Helping Indigenous children with mental health

Wednesday, 24 August, 2022

Helping Indigenous children with mental health

An early childhood program focused on helping Aboriginal children communicate their emotions has received an additional $2.7 million in funding.

Minister for Mental Health Bronnie Taylor said the Getting On Track In Time program — or GOT IT! — was culturally adapted for Aboriginal communities, in partnership with local Aboriginal health services, and piloted over four years with positive results.

“This program has united parents, teachers, mental health workers and Aboriginal people to achieve an important goal — to support young Aboriginal children to recognise, regulate and talk about any troubling thoughts and feelings they have,” Taylor said.

“I am delighted more families will benefit from this excellent program, which was developed by South Western Sydney Local Health District in collaboration with local Aboriginal people.”

Designed for children aged three to nine years, Aboriginal GOT IT! is a school-based program led by a team of mental health workers (both Aboriginal and non-Aboriginal).

Minister for Education and Early Learning Sarah Mitchell said the program aims to support children, families and educators to address emotional or behavioural concerns in children and reduce the emergence of mental health concerns later in life.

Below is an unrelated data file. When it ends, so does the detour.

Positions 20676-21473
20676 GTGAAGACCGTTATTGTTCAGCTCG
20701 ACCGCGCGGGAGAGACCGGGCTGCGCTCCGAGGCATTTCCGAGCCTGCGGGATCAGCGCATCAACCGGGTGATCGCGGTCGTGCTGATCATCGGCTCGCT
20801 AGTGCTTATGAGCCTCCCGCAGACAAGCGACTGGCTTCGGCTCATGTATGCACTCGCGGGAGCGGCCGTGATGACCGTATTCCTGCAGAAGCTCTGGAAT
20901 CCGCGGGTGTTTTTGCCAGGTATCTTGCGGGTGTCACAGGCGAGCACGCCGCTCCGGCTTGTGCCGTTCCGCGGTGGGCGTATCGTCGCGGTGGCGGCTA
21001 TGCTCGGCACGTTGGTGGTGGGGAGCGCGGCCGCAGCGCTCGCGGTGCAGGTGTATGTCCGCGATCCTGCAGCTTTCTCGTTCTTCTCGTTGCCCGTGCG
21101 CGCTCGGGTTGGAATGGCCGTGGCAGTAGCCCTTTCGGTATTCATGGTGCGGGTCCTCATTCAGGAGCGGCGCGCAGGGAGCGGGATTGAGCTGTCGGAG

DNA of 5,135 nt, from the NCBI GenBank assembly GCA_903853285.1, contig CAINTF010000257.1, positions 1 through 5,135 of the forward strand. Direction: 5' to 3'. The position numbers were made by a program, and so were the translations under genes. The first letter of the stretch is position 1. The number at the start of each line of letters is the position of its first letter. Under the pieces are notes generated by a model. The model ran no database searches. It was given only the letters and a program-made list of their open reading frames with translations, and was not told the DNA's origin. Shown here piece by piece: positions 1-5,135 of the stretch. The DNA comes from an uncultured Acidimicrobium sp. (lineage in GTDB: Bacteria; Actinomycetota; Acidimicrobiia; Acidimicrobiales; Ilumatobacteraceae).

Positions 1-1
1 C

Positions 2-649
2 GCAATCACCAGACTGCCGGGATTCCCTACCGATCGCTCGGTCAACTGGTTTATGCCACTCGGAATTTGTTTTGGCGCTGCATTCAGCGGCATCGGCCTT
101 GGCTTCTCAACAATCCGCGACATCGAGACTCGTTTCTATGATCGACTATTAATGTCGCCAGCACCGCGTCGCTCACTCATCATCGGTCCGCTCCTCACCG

“A strong connection to community and culture boosts resilience and helps children better manage the ups and downs of life. This helps to improve their engagement in class and lifts learning outcomes,” she said.

“We’re grateful for the wisdom and sharing of cultural knowledge from our colleagues in Aboriginal health services who helped upskill teachers and tailor this program to children in their early years of learning.”

Aboriginal GOT IT! team leader Jemma Milloy said the program resulted in significant improvements to child behaviour, social skills and confidence in school and home settings.

“When you combine cultural and clinical practices, families feel acknowledged and heard,” Milloy said.

Findings of the Aboriginal GOT IT! evaluation report include:

  • The program was evaluated as highly acceptable to Aboriginal families. 93% of families who were offered a place in the program participated and 89% of children who commenced the program successfully completed it.
  • 93% of educators reported the program added value for children and families.
  • 100% of educators reported there was a considerable positive impact on overall classroom behaviour and behaviour of the children in the program.
  • 92% of educators reported there was a considerable positive impact on their understanding and management of conduct and emotional problems.

Image credit:

Related News

How breakfast influences student achievement

The fact that breakfast is important for childhood development is well known — but a new...

Student dies on school trip, charges laid

A Melbourne school and an adventure travel company have been charged after a student died...

Partnership aims to overcome educational inequality

The EduTECH festival has announced its support for the Smith Family, in an effort to champion...

  • All content Copyright © 2024 Westwick-Farrow Pty Ltd